My blog is “breathinglifewithocd.com” and I go into great detail about my OCD and what I’ve been through. I’d love if you would check it out.. so you’ll know that no matter which illness you have, you’re NOT alone! Take care, Robert!

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  5. Amen to that.. This illness sucks.. big style sucks. I’m diagnosed with schizophrenia, and there are days when I want to punch that diagnosis in its ugly nose. This is really nicely written, thanks for sharing.

    Liked by 1 person

    1. I think this is true for anyone who has a chronic illness to manage. The best way to punch it in the nose is to take care of yourself, stay on the medications and know that your talents are worth mining. Thank you for reading the post and leaving a comment. 🙂

      Liked by 1 person

      1. That’s cool thanks for sharing. Yes I agree- I’m actually writing a book on recovery from extreme mental illness atm, so thought on recovery and maintaining it are always welcome. I want to check out some more of your blog soon, is always so interesting hearing about other peoples experiences of this illness. Take care.

        Liked by 1 person

      2. I was diagnosed 12 years ago.. and have come a very long ways since then. I am HOPING that the things/ideas etc that have been useful to me over that time can be useful to others.. I feel like I have a lot of advice to give.

        Liked by 1 person

      3. Thank you so mu. ch.. I’m on third edit atm, so it’s coming along. Has been a labour of love though! Subject matter being what it is, it isn’t light hearted, but I hope I can convey hope.. that is the aim 🙂

        Liked by 1 person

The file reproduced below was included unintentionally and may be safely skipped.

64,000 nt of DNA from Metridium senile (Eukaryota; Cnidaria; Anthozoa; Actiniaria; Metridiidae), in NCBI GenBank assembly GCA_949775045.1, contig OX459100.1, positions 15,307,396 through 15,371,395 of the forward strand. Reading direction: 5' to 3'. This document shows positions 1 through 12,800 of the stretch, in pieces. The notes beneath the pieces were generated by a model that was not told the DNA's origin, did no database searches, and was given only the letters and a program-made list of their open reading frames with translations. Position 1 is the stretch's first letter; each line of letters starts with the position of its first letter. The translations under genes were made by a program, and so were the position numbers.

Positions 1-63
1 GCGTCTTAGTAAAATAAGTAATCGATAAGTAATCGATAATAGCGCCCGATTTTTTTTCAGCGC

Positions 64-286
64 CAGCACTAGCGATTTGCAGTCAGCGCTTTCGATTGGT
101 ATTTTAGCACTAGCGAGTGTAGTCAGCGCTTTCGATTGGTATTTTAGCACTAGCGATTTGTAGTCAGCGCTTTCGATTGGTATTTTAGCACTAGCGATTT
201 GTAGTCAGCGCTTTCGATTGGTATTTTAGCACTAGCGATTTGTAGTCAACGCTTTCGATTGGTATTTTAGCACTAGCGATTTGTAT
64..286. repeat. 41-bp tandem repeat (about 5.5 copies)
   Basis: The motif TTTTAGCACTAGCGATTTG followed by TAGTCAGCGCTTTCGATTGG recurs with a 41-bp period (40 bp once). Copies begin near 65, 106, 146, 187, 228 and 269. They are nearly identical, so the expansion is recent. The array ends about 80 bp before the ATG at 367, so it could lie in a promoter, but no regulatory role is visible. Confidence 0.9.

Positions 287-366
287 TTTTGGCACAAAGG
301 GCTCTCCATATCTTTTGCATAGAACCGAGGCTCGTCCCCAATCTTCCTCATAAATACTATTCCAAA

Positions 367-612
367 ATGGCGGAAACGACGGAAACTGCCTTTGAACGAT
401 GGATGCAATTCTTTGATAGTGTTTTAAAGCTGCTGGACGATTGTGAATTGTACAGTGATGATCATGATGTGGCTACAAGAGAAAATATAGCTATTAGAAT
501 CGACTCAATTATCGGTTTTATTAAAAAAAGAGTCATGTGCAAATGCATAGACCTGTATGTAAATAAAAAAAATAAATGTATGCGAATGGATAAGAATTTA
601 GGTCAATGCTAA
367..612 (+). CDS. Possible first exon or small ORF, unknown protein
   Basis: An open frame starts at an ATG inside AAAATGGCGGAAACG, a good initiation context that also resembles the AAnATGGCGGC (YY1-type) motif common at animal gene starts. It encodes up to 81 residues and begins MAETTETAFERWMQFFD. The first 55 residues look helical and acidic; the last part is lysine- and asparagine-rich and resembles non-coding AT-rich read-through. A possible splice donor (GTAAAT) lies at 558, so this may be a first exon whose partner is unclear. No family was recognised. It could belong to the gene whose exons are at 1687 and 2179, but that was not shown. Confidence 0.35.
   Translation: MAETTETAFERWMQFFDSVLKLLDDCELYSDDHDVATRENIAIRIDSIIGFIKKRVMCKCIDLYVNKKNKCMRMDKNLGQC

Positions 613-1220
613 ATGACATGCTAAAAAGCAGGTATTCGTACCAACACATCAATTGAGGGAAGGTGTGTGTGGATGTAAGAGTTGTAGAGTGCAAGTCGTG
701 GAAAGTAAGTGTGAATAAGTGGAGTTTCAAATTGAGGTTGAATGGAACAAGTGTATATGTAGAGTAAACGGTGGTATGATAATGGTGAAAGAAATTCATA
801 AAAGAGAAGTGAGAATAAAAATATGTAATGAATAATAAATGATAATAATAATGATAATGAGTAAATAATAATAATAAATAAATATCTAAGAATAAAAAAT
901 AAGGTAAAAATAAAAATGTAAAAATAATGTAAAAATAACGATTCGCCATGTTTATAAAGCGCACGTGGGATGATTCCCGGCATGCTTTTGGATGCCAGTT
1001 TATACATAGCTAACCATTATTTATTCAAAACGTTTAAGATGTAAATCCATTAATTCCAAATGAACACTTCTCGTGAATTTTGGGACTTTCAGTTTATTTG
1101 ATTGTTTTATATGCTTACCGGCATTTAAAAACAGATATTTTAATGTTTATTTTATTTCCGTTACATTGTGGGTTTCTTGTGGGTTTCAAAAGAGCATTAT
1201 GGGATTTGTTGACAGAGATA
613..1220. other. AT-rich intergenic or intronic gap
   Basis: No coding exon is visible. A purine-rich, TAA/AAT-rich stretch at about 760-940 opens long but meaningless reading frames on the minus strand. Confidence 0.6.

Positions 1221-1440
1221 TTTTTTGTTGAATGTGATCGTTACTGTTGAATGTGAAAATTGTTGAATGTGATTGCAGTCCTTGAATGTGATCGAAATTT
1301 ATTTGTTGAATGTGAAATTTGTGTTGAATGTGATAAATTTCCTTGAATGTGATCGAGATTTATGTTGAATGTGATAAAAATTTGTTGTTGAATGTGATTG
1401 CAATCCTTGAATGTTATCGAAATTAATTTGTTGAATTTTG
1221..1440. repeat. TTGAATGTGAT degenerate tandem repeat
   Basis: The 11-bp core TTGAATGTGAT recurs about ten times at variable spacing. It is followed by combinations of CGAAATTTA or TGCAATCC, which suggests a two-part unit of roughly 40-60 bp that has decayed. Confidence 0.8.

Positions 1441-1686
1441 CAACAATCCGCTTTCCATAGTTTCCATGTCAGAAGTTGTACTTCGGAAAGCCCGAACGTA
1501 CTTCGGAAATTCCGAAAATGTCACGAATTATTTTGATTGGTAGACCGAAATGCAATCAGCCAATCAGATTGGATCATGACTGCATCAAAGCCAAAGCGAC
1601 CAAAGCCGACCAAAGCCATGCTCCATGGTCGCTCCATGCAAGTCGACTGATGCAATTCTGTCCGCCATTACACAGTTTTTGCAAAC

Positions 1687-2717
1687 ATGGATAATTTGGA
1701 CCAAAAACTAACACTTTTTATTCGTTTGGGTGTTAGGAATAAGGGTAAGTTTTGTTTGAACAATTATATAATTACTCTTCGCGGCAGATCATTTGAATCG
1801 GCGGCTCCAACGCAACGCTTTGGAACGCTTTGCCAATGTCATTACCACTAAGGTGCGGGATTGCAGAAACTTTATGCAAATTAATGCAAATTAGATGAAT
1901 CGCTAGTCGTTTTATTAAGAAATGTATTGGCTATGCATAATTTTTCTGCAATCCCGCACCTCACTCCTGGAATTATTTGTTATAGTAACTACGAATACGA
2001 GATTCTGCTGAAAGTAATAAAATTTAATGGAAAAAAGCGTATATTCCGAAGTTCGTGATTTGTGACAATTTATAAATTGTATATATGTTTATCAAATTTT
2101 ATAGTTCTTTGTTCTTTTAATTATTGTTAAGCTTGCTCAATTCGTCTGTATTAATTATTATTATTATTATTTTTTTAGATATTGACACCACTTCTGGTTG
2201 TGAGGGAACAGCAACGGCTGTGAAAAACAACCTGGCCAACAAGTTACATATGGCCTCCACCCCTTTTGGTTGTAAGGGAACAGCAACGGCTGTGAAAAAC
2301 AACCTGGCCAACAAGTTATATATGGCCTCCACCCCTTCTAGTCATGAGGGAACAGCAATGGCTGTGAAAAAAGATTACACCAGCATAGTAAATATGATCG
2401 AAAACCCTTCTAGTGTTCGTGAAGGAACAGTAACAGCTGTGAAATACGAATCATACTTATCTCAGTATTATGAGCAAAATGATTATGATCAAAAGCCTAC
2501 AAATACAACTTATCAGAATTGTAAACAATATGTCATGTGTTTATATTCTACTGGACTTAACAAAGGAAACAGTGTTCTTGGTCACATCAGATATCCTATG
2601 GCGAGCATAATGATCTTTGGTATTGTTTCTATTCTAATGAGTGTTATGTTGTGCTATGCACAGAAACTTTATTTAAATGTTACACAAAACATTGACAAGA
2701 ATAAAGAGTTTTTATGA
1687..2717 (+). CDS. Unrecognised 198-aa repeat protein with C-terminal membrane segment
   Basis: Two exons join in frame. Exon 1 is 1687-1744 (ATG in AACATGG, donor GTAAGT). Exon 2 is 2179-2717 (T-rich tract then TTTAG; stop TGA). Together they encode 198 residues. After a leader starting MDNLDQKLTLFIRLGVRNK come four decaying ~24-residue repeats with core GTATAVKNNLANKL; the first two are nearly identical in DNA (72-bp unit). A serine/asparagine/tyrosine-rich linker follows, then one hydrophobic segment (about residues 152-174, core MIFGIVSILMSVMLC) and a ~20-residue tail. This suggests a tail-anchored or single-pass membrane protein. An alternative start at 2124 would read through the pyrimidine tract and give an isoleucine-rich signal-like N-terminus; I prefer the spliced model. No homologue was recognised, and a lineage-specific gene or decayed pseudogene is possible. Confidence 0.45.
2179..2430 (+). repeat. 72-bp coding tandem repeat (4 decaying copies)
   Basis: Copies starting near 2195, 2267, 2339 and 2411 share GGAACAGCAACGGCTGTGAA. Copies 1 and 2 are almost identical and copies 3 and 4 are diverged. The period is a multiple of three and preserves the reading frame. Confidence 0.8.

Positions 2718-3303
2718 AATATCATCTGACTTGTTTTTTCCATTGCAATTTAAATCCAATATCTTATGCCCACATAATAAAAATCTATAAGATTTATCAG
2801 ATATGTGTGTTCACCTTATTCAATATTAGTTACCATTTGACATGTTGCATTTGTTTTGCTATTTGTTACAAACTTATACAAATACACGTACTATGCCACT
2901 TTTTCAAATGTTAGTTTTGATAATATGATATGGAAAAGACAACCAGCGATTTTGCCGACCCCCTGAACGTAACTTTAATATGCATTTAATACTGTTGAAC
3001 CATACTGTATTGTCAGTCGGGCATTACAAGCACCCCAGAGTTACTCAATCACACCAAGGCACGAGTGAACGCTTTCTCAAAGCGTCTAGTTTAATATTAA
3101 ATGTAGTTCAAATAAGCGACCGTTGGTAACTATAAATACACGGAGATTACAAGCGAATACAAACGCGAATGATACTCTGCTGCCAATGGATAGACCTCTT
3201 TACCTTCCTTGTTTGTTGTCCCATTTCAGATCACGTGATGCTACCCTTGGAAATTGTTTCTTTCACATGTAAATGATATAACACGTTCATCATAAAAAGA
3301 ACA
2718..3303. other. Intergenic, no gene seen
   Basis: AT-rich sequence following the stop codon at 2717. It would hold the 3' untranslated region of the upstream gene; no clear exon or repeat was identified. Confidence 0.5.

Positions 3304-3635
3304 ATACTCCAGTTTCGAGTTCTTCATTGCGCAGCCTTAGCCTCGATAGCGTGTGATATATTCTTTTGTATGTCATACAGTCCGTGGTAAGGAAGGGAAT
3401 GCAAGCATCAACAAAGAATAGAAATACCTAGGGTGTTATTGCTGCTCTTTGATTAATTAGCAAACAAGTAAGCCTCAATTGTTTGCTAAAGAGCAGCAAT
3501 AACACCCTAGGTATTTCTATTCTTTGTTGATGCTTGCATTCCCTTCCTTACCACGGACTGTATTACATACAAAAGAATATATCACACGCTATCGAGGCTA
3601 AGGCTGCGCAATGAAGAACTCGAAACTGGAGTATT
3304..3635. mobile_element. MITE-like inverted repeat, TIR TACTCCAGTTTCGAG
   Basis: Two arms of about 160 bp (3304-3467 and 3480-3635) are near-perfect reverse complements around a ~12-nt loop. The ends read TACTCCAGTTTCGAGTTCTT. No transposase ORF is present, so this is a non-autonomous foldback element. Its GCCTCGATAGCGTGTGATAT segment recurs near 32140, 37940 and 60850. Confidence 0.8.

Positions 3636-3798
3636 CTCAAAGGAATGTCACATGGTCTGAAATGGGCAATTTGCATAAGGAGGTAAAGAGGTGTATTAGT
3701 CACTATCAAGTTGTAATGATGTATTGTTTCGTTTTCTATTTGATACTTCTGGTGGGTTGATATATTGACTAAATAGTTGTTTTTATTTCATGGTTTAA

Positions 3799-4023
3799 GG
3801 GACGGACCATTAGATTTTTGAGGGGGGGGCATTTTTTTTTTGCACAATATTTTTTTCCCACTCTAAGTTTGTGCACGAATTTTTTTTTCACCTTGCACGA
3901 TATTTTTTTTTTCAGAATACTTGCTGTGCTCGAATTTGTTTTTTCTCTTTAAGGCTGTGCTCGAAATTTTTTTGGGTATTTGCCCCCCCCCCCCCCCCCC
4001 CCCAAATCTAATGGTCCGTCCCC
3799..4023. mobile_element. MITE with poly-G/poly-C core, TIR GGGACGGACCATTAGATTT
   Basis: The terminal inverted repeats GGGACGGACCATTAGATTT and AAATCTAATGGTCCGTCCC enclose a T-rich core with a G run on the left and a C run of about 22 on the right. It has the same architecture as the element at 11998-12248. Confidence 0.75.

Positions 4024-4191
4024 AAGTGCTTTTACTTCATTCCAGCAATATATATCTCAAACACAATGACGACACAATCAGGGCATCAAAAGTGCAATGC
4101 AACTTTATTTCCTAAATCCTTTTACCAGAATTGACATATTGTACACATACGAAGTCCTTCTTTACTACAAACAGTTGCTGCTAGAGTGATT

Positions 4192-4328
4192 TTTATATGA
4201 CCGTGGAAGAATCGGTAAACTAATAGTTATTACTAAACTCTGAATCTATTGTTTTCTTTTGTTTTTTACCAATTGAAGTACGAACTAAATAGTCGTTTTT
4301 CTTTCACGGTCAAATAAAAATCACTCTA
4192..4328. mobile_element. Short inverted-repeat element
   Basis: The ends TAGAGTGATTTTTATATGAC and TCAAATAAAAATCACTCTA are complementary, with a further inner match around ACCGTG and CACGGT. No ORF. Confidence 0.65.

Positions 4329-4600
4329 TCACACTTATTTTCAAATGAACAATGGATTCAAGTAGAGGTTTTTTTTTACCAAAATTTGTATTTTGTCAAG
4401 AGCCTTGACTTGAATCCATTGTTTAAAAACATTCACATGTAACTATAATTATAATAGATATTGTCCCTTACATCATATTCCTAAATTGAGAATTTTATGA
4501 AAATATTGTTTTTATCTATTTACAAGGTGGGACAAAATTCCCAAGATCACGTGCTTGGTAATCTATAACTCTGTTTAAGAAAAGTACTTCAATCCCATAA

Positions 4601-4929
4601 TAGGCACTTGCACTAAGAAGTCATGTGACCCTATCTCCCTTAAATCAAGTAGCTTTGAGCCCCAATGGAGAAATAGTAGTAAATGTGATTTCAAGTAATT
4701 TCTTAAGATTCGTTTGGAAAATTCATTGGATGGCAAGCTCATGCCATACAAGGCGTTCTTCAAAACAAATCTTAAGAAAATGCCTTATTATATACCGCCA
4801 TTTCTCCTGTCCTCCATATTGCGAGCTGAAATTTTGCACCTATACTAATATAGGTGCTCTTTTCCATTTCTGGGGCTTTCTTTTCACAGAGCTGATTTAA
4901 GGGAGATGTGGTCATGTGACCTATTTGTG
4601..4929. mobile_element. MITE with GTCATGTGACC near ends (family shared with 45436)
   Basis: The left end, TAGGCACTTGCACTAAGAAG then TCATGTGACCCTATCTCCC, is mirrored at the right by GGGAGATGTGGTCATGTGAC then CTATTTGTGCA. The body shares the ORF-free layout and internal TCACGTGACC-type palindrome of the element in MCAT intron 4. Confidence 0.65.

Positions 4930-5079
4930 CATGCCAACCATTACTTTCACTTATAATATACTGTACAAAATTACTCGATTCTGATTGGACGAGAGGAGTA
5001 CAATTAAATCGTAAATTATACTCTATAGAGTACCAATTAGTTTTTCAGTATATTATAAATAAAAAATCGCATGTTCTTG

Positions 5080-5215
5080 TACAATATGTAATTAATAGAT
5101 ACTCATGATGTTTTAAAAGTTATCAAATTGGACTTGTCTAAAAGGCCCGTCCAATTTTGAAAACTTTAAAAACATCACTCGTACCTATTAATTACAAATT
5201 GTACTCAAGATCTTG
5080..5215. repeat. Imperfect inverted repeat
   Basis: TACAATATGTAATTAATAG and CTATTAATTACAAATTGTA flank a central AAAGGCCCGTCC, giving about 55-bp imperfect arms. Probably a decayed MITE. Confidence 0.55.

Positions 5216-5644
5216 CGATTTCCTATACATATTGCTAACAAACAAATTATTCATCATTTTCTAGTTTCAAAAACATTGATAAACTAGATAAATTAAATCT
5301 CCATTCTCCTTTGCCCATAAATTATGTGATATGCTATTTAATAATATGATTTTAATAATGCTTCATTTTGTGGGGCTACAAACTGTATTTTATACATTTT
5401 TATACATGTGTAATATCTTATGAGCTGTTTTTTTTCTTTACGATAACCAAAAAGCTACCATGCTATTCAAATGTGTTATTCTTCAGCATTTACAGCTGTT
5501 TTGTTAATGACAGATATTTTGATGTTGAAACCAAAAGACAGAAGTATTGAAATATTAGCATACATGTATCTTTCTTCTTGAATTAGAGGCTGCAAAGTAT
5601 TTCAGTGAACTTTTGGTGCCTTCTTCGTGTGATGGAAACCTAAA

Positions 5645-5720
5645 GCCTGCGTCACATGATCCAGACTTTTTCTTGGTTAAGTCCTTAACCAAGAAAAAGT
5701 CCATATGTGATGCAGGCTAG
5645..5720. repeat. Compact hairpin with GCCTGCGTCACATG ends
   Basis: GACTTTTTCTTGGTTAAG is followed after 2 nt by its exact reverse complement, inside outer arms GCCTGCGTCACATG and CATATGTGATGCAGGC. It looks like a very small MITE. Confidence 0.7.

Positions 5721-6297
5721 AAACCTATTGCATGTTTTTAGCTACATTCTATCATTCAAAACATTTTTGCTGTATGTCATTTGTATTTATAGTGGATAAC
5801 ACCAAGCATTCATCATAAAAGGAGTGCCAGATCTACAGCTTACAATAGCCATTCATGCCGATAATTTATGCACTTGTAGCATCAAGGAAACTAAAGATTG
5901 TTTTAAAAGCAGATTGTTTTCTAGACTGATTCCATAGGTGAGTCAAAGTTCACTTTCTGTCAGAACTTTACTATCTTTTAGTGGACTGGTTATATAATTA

4. Doing what you love to do is a great pleasure and source of healing. I believe that God, however you understand God, guides us toward the good. All we have to do is trust our instincts and when we need it, accept help.

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      1. I found it helpful to have therapy specific to my diagnosis.

        A diagnosis of schizo affective disorder is no less frighting and profound than a heart attack or a diagnosis of Parkinson’s disease and yet, unless we ask for it, the Nation’s Behavioral Health System does not assume that patients have ‘feelings’ about life transforming illness so we have to ask for these things.

        I had grief counseling around the losses I incurred, especially the loss of my job and the anger I felt over the loss of my sense of control. I was also enraged by the very real stigma I experience because I have a mental health diagnosis.

        It’s normal to hate your illness. It might be helpful if you had someone who could see you through it as part of your treatment.

        Especially since real depression compounds and triggers the biochemical aspects of your mood swings.

        A huge problem for people with PTSD and other conditions that affect mood is that we sometimes forget that we also have normal reactions to life adverse events just like other people.

        It’s possible that you’re having a normal emotional response to a real and traumatizing circumstance.

        Again…I am no expert, I am responding to what I read as your pain. The only people who can know with any certainty are you and your treatment providers.

        https://healthcare.utah.edu/huntsmancancerinstitute/cancer-information/resources/factsheetpdfs/grieflossofhealth.pdf

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      2. I am also schitzoaffective I have bipolar and ADHD…I am surprised I didn’t die of a heart attack when I first got sick….hearing voices feeling something touching me all over seeing stuff that wasn’t really their and smelling flowers constantly…..no I’m full fledge…I also have anger over losing my job…I am on disability and being home all the time is like a prison

        Liked by 1 person

      3. I know those symptoms.

        I was diagnosed with Schizoaffective disorder before I was diagnosed with a Dissociative condition. It’s interesting that PTSD and schizoaffective disorder have such similar symptoms.

        Current practice is to screen for a trauma history and dissociation before making a diagnosis of borderline personality or effectiveness disorder.

        The screening is called a DES. Here is a link